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No 3: Sources of Finance for Development
 

No 3: Sources of Finance for Development

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    No 3: Sources of Finance for Development No 3: Sources of Finance for Development Presentation Transcript

    • Sources of Finance for Development
    • Sources of Finance for Development
    • International Institutions
    • The International Monetary Fund (IMF)
      Set up in 1944 at the Bretton Woods Conference, New Hampshire
      Set up to help put in place an economic structure that would help prevent the problems experienced by many countries in the 1930s
      Aims to stabilise the international monetary system and help when monetary flow from trade causes problems
      Provides help and advice as well as funds to countries experiencing balance of payments problems
    • IMF
      IMF gets its funds from its 184 member states – called ‘quotas’
      Current funds in excess of $310 billion
      Quotas determined by the economic size of the member state
      The Headquarters of the IMF in Washington DC.
      Source: http://www.imf.org/external/np/adm/pictures/captions.htm
    • The World Bank
      An agency of the United Nations
      A group of five organisations which focus on providing funds for projects aimed at alleviating poverty, inequality and promoting development
      Currently has 184 members
    • The World Bank
      The 5 institutions:
      The International Bank for Reconstruction and Development (IBRD) – provides loans and advice to poor countries to assist development
      The International Development Association (IDA) – interest free credits and grants to countries who are not able to borrow through normal market channels
      International Finance Corporation (IFC) – providing finance through the private sector for development
      The Multilateral Investment Guarantee Agency (MIGA) – providing investors with protection against risk to promote investment in developing countries
      The International Centre for the Settlement of Investment Disputes (ICSID) – arbitration service in the event of investment disputes
    • Special Drawing Rights (SDRs)
    • Special Drawing Rights (SDRs)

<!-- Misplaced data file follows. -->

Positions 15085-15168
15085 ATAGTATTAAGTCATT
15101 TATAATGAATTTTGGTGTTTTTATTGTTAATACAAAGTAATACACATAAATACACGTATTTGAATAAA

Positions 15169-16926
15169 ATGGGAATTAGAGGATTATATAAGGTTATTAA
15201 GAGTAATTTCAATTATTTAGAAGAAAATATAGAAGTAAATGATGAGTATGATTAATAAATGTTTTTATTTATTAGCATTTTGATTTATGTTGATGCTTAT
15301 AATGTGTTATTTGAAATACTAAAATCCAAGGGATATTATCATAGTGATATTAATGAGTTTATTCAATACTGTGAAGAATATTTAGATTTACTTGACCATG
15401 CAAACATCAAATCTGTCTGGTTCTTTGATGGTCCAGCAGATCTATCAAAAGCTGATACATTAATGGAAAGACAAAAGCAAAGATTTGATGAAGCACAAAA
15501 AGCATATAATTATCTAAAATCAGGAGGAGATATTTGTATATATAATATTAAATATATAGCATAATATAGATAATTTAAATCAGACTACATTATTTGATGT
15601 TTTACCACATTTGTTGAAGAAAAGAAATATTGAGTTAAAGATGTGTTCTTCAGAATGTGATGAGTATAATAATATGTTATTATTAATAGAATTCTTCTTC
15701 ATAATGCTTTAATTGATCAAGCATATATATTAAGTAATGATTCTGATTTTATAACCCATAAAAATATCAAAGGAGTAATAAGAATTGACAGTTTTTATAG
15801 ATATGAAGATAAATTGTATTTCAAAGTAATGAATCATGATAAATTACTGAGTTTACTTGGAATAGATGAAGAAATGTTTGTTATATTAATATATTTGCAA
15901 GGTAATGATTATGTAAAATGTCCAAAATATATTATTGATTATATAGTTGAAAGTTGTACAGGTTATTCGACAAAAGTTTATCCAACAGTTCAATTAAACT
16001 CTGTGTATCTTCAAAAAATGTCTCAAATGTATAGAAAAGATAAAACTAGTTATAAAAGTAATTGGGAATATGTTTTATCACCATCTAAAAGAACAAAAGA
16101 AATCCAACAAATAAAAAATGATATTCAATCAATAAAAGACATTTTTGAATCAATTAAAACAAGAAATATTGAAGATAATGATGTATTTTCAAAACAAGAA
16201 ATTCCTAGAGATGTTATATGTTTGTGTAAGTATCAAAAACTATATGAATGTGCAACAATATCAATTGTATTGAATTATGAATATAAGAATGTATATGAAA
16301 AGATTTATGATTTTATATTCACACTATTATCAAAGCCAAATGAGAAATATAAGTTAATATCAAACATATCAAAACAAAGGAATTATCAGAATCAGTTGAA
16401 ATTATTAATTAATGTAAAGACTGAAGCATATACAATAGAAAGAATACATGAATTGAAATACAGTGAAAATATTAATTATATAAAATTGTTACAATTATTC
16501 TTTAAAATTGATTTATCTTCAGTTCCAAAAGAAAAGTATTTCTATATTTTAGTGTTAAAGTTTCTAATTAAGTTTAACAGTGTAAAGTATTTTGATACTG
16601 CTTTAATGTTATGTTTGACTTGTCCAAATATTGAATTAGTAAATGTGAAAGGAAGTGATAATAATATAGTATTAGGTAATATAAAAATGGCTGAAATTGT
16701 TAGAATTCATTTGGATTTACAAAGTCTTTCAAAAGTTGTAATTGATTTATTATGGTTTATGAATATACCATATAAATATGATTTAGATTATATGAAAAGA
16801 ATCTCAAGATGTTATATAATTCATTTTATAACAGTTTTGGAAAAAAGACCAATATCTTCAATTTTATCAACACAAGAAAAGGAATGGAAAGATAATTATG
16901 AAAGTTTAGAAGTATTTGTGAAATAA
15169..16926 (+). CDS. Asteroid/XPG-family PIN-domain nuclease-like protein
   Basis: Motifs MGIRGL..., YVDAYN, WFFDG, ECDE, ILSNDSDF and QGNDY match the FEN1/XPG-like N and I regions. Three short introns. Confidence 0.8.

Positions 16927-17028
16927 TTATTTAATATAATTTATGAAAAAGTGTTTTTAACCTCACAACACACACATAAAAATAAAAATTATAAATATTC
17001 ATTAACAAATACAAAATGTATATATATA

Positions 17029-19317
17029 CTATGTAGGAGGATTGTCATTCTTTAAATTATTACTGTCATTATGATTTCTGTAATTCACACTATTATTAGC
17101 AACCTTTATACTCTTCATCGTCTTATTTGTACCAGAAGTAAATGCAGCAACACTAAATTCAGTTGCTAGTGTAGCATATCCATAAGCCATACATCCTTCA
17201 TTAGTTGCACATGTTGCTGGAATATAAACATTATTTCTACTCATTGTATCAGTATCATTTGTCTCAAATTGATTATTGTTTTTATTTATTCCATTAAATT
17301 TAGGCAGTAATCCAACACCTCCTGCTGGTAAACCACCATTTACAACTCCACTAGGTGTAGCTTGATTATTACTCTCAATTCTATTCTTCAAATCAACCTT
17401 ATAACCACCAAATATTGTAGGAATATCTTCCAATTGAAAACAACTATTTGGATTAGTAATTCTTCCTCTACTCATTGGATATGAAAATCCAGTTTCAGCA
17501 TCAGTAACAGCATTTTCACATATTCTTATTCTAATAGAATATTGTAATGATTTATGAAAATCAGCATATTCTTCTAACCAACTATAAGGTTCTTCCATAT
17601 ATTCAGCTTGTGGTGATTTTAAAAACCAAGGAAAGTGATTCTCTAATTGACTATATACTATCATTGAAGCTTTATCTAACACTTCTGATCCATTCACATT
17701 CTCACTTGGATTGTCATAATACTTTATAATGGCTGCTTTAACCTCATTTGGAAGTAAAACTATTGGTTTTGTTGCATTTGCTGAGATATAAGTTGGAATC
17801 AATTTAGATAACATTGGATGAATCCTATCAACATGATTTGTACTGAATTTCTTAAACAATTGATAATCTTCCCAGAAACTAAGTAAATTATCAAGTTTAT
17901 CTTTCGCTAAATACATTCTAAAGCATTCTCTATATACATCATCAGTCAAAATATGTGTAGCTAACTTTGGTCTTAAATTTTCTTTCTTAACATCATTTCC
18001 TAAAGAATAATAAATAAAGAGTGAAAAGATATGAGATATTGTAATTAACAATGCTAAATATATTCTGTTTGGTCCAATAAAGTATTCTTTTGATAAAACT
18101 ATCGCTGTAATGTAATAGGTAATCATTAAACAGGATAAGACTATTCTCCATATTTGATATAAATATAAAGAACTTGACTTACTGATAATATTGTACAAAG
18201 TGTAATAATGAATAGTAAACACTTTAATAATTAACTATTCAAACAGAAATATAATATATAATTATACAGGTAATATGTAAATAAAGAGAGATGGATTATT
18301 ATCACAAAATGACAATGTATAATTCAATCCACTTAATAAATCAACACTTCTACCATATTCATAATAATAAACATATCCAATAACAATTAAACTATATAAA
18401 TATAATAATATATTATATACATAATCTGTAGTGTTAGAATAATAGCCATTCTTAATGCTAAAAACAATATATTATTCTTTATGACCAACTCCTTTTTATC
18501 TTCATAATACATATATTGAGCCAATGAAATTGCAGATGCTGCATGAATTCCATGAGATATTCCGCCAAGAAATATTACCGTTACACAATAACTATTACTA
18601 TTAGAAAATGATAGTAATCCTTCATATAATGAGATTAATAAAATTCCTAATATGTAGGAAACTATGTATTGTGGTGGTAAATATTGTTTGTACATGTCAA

Originally set up in 1969 to support fixed exchange rates
      Value based on a basket of international currencies – currently 1.24 SDRs to the £
      Now used as a potential claim on currencies of IMF members – currencies can be bought in exchange for SDRs held by members
      Ghana participates in the Heavily Indebted Poor Countries Initiative (HIPC) scheme administered by the IMF as it attempts to reduce poverty. The scheme helps it to build new facilities such as this Salvation Army hostel.
      Source: http://www.imf.org/external/np/adm/pictures/caption4.htm
    • International Finance Facility (IFF)
      Aiming to bridge the gap between the funds currently pledged and those needed to meet the Millennium Development Goals (MDGs)
      Aims to raise an extra $50 billion per year between now and 2015
      Uses the long term commitments of donor countries as security for raising further funds on international capital markets
      There is concern from some about the technical feasibility of the scheme and whether the funds will be used in the correct way to achieve the MDGs
    • Foreign Direct Investment (FDI)
    • Foreign Direct Investment (FDI)
      Policies to attract investment
      Such investment often associated with multinational corporations (MNCs)
      Policies need to focus on having the right conditions in place –
      Infrastructure
      Security
      Peace
      Local laws and regulation
      Government corruption
      Freedom of the market
      Local labour supply
      Legal issues – protection for the investor, property rights, etc.
      Tax regime
      Has been criticised as being a means by which MNCs can exploit poorer countries
    • Aid
    • Aid
      Bilateral – from one country to another
      Multilateral – aid distributed by an agency who co-ordinate donations
      Aid can be useful for important infrastructure projects such as dams which help to generate electricity as well as providing irrigation schemes.
      Copyright: Antijape, http://www.sxc.hu
    • Aid
      Benefits:
      Help to kick-start economic development
      Used to help develop vital infrastructure needed to encourage other investment
      Costs:
      Not always used for appropriate purposes
      Can be linked to various ‘strings’ that may not be in the recipient countries’ interests
      Crowding out of domestic investment
      Creates a dependency culture
      Distorts the working of the market
    • Tax Measures
    • Tax Measures
      Tobin Tax – a tax imposed on currency trading
      Aims to reduce short term speculative trades and stabilise currency flows
      Funds raised used to finance development projects
      Political will to implement such a tax?
    • Tax Measures
      International aid to help developing countries improve tax systems to generate tax revenue more efficiently
      International taxes on pollution, air transport, arms, rent on deep sea mineral extraction – funds raised used to help fund development
      Issues of how far such taxes could raise sufficient funds and whether they would distort markets too much